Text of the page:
“It’s all about calories in, calories out.” In many ways, this is true. To lose weight (and in turn lose fat), we must be in an energy or caloric deficit. This means we take in less calories than we expend. A 500-calorie per day deficit, yielding 3,500 per week, will drop roughly one pound of bodyweight.
Now, what do we want that pound to be? It could be a reduction in bodyfat (good) or a reduction in lean tissue (not good). When we look at our overall caloric intake, we also need to consider what the intake is made of from a macronutrient perspective. Macronutrients are three categories consisting of protein (4kcal/gram), carbohydrates (4kcal/gram) and fats (9kcal/gram). Each reacts differently in each of our bodies, but they all have specific jobs to do. Our muscle is made up primarily of protein, so if our goal is heavy weight training and adding lean tissue while losing fat, higher protein is a must. Fat consumption is crucial for how our bodies function hormonally, absorb nutrients, insulate & protect our organs, and provide stored energy. We will want a healthy balance of Omega-3 to Omega-6’s, and typically our diets are jam packed with the 6’s only. Omega-3 rich eggs, fish & fish oil, chia seeds, and walnuts are great options for improving this balance. Lastly, carbohydrates provide energy and regulation of blood glucose – while sparing the use of protein and muscle for energy.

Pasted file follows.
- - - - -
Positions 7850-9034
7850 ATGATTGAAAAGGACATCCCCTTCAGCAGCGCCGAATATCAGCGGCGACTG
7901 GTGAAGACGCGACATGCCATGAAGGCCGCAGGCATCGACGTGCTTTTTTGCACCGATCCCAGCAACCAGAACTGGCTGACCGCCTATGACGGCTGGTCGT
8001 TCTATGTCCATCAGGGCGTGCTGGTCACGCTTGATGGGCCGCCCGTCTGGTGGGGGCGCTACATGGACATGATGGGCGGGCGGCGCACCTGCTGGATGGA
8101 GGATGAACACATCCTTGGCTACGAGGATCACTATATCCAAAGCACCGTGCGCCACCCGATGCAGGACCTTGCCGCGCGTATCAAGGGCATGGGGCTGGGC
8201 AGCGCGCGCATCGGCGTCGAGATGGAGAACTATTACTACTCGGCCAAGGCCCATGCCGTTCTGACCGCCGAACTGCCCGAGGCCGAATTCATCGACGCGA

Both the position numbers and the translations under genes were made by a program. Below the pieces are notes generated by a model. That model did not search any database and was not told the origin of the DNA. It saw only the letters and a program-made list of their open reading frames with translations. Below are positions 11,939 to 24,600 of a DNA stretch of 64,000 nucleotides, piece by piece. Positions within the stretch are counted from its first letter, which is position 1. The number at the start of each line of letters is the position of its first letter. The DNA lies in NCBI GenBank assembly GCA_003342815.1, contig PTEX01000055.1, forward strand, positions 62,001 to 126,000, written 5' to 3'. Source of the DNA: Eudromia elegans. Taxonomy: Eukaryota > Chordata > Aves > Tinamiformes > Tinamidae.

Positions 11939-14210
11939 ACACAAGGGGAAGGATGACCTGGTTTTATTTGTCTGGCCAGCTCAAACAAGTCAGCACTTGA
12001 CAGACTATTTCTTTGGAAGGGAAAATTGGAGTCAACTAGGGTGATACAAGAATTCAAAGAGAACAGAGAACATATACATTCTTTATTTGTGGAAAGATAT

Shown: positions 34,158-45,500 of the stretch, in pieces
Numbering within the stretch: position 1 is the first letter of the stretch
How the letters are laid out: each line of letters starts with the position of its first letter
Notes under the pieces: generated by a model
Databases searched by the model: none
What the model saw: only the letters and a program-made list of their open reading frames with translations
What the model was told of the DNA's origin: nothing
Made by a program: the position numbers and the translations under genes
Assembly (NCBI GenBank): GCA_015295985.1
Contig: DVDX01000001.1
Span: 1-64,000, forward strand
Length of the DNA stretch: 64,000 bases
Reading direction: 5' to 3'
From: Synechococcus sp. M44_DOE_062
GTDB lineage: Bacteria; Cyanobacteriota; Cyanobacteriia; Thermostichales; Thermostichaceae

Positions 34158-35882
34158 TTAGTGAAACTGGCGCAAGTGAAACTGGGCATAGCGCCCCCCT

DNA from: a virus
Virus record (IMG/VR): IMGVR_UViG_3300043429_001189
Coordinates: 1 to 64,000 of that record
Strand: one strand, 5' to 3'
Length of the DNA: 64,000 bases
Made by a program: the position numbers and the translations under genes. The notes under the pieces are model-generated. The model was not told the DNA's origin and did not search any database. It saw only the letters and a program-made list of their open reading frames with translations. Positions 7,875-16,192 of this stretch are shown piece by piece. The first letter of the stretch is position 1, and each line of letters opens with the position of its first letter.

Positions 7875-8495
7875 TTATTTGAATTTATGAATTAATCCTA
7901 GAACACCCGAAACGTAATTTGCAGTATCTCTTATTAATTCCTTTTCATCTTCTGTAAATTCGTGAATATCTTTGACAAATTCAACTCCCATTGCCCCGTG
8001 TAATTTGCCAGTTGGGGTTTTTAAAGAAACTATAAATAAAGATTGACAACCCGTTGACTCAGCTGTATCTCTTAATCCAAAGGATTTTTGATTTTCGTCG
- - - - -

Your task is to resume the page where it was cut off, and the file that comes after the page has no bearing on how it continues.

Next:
Let’s say 2,000 calories per day is enough to create a deficit (hypothetically, everyone is different) and should produce weight loss. We decide this number based on our basal metabolic rate (calories burned at rest) and our daily energy expenditure (working out, walking, heavy labor job, etc.). We take in those 2,000 calories religiously, and the scale is moving. However, say we are taking in a very small amount of protein, and mostly fats and carbohydrates (snacking on nuts and fruit all day because it’s the, “healthy fats, and fruit is always good, duh”). We will probably lose a few pounds of fat, but at the same time forfeit lean tissue. Protein is a great macronutrient to leverage when it comes to fat loss and working up to one gram per pound of bodyweight or more is not overdoing it. The thermic effect of feeding (TEF) is up to four times greater in our body processing and utilizing protein than the other two macronutrients, among other fat loss benefits such as staying fuller longer (satiety hormones). If we leverage a balanced approach including adequate protein, we will still have consumed adequate calories and in turn allow us to take in fewer protein sparing nutrients.
All in all, a balanced dietary approach will always be best, and we need to cater food intake to our goals and lifestyle. Bringing awareness to what we’re putting in our bodies is step one. After that we make small adjustments to what we’re eating- leveraging a balance of these three groups with quality food choices will get us where we want to go. Keep it simple!